The weight of things to come
“As Australians head into the holiday season …” Uni SA with what is surely the first seasonal over-indulgence research story – um, it’s early October.
There’s more in the Mail
In Features this morning, Erica Southgate (Uni Newcastle) on the coming assessment challenge from AI that can produce credit-level original essays. It’s a new essay in contributing editor Sally Kift’s series on what is needed now in teaching and learning.
RUN for research support
The feds have commissioned a review into research at regional unis. The Regional Universities Network suggests more money would help
RUN’s submission to the Australian Council of Learned Academies review points to problems with perceptions, “that regionally-based universities are almost exclusively focussed on teaching” and warns of a paucity of programmes that fund research into “regionally-based” issues.
Some of the solutions RUN suggests focuses on more research money, including “a dedicated per centage” of research agency funds for research projects, research fellows and infrastructure at regional universities, a stand-alone programme to encourage collaboration to build research, Research Training Programme funds to attract research students to regional campuses to work on national priorities and travel-support for students to access city-located National Collaborative Research Infrastructure.
“Additional new resourcing for research would assist in terms of the breadth of research undertaken at regionally-headquartered universities and in attracting excellent researchers. Developing breadth of research would also assist regional communities e.g. in the arts and social sciences,” RUN states.
Education al fresco
U Tas delivers on its “our whole island is your campus” student recruitment message
The university is promoting a masters in tourism, environmental and cultural heritage, which, “leaves behind traditional classrooms and puts students in situ at some of Australia’s most iconic tourism destinations.” Port Arthur, Cradle Mountain and some place called Sydney are nominated. Tasmania’s UNESCO world heritage sites will be case studies of “sustainable tourism.”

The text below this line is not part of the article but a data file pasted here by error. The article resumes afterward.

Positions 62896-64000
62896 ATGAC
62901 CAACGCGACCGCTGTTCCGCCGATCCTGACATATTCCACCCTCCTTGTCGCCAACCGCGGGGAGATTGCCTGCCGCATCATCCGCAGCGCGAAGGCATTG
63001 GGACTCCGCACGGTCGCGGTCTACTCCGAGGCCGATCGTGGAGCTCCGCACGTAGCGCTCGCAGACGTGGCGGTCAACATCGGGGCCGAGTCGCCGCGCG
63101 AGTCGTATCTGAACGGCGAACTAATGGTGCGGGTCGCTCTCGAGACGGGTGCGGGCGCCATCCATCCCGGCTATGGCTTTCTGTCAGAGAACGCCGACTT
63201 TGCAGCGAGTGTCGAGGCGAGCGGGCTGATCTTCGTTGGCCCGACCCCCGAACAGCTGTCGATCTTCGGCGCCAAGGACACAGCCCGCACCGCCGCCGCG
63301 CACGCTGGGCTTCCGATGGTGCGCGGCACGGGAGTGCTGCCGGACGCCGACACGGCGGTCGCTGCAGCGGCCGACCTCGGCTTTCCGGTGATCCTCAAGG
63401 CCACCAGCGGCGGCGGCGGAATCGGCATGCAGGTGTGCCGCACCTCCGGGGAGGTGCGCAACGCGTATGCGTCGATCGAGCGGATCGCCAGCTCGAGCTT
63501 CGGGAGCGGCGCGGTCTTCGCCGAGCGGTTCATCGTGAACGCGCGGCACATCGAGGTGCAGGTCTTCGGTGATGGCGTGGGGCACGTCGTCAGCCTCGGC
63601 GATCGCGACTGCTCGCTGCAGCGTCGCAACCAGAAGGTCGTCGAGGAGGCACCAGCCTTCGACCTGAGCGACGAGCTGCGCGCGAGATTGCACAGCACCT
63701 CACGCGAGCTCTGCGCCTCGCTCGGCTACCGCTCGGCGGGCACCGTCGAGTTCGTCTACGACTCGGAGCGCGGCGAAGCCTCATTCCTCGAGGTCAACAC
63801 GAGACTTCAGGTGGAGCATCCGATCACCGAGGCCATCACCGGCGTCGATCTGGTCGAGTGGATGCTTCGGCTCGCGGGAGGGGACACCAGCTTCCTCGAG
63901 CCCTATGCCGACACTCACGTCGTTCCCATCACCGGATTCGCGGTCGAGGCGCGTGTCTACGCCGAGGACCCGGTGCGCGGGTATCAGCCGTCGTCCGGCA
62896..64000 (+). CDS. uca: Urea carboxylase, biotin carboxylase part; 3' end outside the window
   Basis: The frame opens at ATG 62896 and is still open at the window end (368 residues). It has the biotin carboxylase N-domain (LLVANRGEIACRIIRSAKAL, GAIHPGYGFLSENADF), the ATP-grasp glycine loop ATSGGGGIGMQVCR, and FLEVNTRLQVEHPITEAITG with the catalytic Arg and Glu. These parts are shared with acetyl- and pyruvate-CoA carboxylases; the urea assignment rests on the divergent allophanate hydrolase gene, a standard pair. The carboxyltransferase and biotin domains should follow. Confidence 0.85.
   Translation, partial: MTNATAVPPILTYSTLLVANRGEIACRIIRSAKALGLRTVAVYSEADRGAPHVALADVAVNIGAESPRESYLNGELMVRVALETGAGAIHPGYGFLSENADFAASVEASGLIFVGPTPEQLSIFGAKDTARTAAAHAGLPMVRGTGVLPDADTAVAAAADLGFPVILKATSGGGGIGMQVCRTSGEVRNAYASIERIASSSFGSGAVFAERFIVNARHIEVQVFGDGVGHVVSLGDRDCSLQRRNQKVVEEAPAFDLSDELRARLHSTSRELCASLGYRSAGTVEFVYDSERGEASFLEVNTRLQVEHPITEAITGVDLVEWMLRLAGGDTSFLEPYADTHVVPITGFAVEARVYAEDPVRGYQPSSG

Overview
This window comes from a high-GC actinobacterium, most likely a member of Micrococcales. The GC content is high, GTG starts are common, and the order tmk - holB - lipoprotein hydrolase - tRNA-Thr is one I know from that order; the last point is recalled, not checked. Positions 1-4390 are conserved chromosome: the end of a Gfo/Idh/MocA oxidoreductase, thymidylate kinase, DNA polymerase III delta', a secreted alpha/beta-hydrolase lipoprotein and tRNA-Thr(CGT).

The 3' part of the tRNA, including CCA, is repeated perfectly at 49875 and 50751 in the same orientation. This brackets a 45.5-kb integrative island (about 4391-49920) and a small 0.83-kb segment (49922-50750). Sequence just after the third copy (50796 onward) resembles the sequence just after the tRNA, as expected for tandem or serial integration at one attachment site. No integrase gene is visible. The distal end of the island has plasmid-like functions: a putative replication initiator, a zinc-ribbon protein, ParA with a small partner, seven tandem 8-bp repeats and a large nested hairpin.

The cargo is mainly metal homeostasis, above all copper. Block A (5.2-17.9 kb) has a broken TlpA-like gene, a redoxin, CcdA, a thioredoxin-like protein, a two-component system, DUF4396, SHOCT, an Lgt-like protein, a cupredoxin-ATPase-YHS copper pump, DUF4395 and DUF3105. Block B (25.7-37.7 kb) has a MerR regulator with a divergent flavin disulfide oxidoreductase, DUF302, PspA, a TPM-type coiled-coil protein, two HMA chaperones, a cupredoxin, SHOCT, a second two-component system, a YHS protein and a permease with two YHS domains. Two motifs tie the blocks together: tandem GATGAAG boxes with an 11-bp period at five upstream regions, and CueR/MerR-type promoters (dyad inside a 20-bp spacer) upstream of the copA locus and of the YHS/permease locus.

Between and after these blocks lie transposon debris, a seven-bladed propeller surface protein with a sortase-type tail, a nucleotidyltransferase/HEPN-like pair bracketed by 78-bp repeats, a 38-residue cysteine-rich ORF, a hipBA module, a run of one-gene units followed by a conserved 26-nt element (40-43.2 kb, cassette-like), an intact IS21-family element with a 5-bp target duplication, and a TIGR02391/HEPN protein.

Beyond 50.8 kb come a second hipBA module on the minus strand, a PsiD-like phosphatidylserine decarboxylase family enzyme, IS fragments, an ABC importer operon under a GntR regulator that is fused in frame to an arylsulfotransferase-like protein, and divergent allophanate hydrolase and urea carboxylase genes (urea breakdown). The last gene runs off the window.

Bio-manufacturing at Macquarie U
The university will host a $96m research centre in synthetic biology
Ian Paulsen from Macquarie U will lead the new Australian Research Council Centre of Excellence in Synthetic Biology. The intent is to create biofuels, plastics and biochemical using genetically engineered microbes. According to Macquarie U, there will be a $1.1 trillion market in five years for synthetic biology products.
The centre has $35 from the federal government, with $61m in cash and kind from six other Australian universities and 25 ANZ, Asia and American partners.
Yet more evidence uni study generates job
The excellent Social Research Centre (crafters of QILT) have crunched survey data to report on graduate employment. The overall evidence is degrees deliver close to the max
The news is good: Overall, employment outcome surveys show graduates do well in the job market over time. Three months after graduating 72.6 per cent of 2016 UG completers were employed full time, with 90.1 per cent of them working FT now. The ’16 starters earned $58 000 a year back then and 24 per cent more, nearly $73 000 now. Good numbers, the employment figures are the best since 2012, but as to why, the SCR (data and nothing but) does not speculate.
If not great: Admittedly, one does not have to venture deep into the weeds to find employment outcomes that are not quite as fab. For example, the learned Andrew Norton points out, the per centage of grads in FT employment, of those wanting it in 2018 and ‘19, was/is stable at 90 per cent. This a touch up on 2015 but a bit down on 2011.
The survey also shows, the per centage employed in professional/managerial jobs is around 4 per cent lower. Critics of the mass higher education system as creating graduates no-one needs, will also seize on the survey finding that, three years on 27 per cent of 2016 graduates working full-time reported their skills-qualifications are not fully utilised, 19 per cent of them said it was because there were no suitable jobs.
But ok for unis: The spread of 2016 UG completers now in FT work is, University of Sydney at 93.2 per cent, down to Victoria U at 81.2 per cent. For course postgrad completers Uni Wollongong has the highest participation rate, extraordinary 96.8 per participation rate and Edith Cowan U the lowest, 85.9 per cent.
Hard to do better: Last week Education Minister Dan Tehan announced that 40 per cent of new growth funding for Commonwealth Supported Places will be based on graduate outcomes. According to the Wellings’ Panel, which recommended performance measures, this will encourage universities to ensure, “course offerings align with economic needs, working with employers to address key technical and soft skills needs in higher education qualifications and to respond to their evolution over time, and to identify opportunities for work experience to support learning and transition to employment.” Good-o, but given there is no accounting for the employment-impact of peoples’ life circumstances it is hard to see many unis being able to improve graduate outcomes by much.